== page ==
Question: "What is memorialism? What is a memorialist?"

Answer: Memorialism is a view of the Lord’s Supper that sees communion as a remembrance of what Christ did on the cross. To the memorialist, the elements of the Lord’s Supper are symbolic—the bread represents Jesus’ body, and the cup represents His blood. In memorialism the elements of communion themselves have no literal or mystical connection to Jesus’ body.

Memorialism was formally articulated by Swiss Reformer Huldrych Zwingli, and his teaching went against the Catholic view and Martin Luther’s. The Catholics taught transubstantiation, the view that the bread and wine are changed into the actual body and blood of Christ upon consecration by the priest. Luther taught consubstantiation, the view that Christ is spiritually present at the taking of communion—He is “with, in, and under” the bread and wine. The elements remain bread and wine, but Christ is actually present in them, co-existing with the elements. For Zwingli and the memorialists, the Lord’s Supper is a memorial to the body and blood of Christ (Luke 22:19; 1 Corinthians 11:24–25), and there is no actual consumption of His physical body and blood. Christ cannot be physically present at communion since He is in heaven at the right hand of the Father (Hebrews 8:1; 10:12).

Central to the debate between differing views of the Lord’s Supper are Jesus’ words at the Last Supper (Matthew 26:26 –28). In that passage, Jesus calls the bread “my body” (verse 26) and the cup “my blood of the covenant” (verse 28). Memorialists view Jesus’ words as metaphorical and that He was teaching His disciples to remember His sacrifice on the cross.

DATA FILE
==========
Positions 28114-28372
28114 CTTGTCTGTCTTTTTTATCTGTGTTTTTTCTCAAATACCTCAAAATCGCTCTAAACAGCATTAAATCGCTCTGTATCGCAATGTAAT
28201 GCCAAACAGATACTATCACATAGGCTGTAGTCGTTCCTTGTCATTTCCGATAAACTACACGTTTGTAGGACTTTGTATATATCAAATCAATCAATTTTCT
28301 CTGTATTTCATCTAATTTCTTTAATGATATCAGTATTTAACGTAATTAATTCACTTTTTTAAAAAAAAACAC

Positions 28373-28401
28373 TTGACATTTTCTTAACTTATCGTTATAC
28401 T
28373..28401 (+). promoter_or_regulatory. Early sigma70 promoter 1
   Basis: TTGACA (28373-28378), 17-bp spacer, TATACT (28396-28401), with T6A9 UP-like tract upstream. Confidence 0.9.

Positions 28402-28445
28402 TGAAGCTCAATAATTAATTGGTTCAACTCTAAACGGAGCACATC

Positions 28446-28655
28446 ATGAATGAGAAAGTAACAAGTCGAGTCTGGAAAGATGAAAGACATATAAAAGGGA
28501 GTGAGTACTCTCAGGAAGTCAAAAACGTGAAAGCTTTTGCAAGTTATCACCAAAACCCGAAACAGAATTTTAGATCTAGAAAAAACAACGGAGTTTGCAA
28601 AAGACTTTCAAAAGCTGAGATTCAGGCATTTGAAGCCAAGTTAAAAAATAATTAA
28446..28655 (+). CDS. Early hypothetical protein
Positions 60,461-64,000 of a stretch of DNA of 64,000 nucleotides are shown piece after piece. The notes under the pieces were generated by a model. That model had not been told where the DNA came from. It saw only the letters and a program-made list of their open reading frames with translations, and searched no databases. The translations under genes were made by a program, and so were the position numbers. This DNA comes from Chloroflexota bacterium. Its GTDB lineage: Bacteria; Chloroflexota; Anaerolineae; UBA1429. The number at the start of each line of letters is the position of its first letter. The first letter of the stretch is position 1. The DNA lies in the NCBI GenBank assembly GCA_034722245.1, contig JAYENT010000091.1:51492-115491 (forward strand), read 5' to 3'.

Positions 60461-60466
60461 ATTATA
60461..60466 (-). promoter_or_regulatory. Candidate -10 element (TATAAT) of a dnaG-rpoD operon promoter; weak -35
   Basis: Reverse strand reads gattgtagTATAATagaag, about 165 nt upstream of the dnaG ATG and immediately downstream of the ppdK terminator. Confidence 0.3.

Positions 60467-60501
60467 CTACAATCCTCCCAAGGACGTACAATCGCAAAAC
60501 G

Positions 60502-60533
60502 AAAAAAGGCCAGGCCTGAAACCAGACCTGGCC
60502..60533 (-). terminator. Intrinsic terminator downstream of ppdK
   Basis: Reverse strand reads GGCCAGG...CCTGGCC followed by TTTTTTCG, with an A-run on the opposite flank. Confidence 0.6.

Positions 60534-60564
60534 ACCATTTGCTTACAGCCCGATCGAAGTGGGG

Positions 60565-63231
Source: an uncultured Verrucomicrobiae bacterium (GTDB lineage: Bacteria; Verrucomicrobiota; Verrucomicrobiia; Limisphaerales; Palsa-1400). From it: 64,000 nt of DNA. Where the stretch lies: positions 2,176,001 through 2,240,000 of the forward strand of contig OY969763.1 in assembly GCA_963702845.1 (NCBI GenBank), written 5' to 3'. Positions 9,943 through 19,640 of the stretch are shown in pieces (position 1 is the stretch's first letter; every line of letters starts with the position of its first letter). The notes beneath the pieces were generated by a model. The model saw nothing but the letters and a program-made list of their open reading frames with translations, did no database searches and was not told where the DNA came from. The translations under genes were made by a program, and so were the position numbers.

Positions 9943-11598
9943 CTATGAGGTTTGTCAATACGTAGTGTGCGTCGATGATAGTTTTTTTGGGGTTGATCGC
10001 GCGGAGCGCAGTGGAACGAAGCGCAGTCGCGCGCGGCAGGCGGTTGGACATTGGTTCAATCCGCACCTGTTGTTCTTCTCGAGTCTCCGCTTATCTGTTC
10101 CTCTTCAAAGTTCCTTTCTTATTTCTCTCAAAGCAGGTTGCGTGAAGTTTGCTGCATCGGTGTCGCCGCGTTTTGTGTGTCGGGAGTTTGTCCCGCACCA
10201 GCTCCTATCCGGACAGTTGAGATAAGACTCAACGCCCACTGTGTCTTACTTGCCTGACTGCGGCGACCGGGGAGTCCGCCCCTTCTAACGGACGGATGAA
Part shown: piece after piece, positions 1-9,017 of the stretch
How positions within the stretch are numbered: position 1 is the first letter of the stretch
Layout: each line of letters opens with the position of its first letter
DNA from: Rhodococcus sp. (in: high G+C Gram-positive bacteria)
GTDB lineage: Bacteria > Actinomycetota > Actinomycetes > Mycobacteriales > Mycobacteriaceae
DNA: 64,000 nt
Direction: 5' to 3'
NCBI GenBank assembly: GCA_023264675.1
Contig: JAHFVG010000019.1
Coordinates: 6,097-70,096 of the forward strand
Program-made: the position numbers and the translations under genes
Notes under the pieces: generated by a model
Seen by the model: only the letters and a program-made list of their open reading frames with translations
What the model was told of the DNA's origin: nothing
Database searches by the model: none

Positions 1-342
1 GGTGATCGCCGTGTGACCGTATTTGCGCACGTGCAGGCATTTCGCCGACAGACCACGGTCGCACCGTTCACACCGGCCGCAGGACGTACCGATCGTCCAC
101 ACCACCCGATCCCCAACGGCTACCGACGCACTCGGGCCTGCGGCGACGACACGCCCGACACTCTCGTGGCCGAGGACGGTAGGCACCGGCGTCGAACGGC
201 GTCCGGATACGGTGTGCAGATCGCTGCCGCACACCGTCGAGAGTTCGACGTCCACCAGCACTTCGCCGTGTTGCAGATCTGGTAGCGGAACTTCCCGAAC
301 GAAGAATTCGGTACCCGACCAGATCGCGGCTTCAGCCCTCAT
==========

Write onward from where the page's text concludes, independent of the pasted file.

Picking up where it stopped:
Important to the memorialist view is 1 Corinthians 11. Twice in that chapter, Jesus says to partake of communion “in remembrance of me” (verses 24–25). Paul then says that “whenever you eat this bread and drink this cup, you proclaim the Lord’s death until he comes” (verse 26). Thus, communion is a proclamation of the gospel, a “showing” or a “telling” of what our Lord did for us.

Jesus once told the crowds that He is the “living bread” and that, in order to have eternal life, they must “eat the flesh of the Son of Man and drink his blood” (John 6:51, 53). Many of the Jews present misunderstood and asked, “How can this man give us his flesh to eat?” (verse 52, CSB). Jesus was not stating that a person must eat His literal flesh and drink His blood to be saved. As He later affirms, His words are spirit (John 6:63); i.e., He was speaking spiritually. A person does not gain eternal life through eating the Lord Supper; rather, eternal life comes through trusting in Jesus’ death and resurrection (Romans 10:9–10; 1 Corinthians 15:2–4). Partaking in the Lord’s Supper is a memorial in that it reminds Christians of Jesus’ substitutionary death on the cross for the sins of the world.

Great and important men throughout the centuries have had memorials built in their honor: a statue, an obelisk, a pyramid, an arch. But Jesus, the greatest and most important man in history, desired no such thing. In the greatness of His humility, Jesus specified what His memorial was to be: a simple meal shared with friends. The world doesn’t need another statue, but it does need to remember what Jesus’ sacrifice meant. The world needs the gospel, beautifully pictured in the bread and cup of communion. Memorialists rightly hold that the bread and wine (or juice) of the Lord’s Supper are important symbols of Jesus’ broken body and His blood poured out to atone for mankind’s sin.